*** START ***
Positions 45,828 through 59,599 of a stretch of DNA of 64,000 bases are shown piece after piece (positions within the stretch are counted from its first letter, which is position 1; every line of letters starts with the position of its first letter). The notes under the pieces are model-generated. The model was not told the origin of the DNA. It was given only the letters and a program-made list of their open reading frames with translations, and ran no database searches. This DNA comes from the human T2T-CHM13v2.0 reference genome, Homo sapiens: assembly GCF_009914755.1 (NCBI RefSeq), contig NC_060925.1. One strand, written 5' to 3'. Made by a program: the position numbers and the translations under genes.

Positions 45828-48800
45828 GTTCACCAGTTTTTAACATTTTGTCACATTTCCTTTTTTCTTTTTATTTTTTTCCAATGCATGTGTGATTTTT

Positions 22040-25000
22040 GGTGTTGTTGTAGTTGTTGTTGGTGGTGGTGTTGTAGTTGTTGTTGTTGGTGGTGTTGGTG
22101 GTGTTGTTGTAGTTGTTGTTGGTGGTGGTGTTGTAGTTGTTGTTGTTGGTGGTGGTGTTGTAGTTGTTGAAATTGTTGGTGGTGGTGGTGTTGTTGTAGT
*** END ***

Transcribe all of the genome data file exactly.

Positions 45,828 through 59,599 of a stretch of DNA of 64,000 bases are shown piece after piece (positions within the stretch are counted from its first letter, which is position 1; every line of letters starts with the position of its first letter). The notes under the pieces are model-generated. The model was not told the origin of the DNA. It was given only the letters and a program-made list of their open reading frames with translations, and ran no database searches. This DNA comes from the human T2T-CHM13v2.0 reference genome, Homo sapiens: assembly GCF_009914755.1 (NCBI RefSeq), contig NC_060925.1. One strand, written 5' to 3'. Made by a program: the position numbers and the translations under genes.

Positions 45828-48800
45828 GTTCACCAGTTTTTAACATTTTGTCACATTTCCTTTTTTCTTTTTATTTTTTTCCAATGCATGTGTGATTTTT

Positions 22040-25000
22040 GGTGTTGTTGTAGTTGTTGTTGGTGGTGGTGTTGTAGTTGTTGTTGTTGGTGGTGTTGGTG
22101 GTGTTGTTGTAGTTGTTGTTGGTGGTGGTGTTGTAGTTGTTGTTGTTGGTGGTGGTGTTGTAGTTGTTGAAATTGTTGGTGGTGGTGGTGTTGTTGTAGT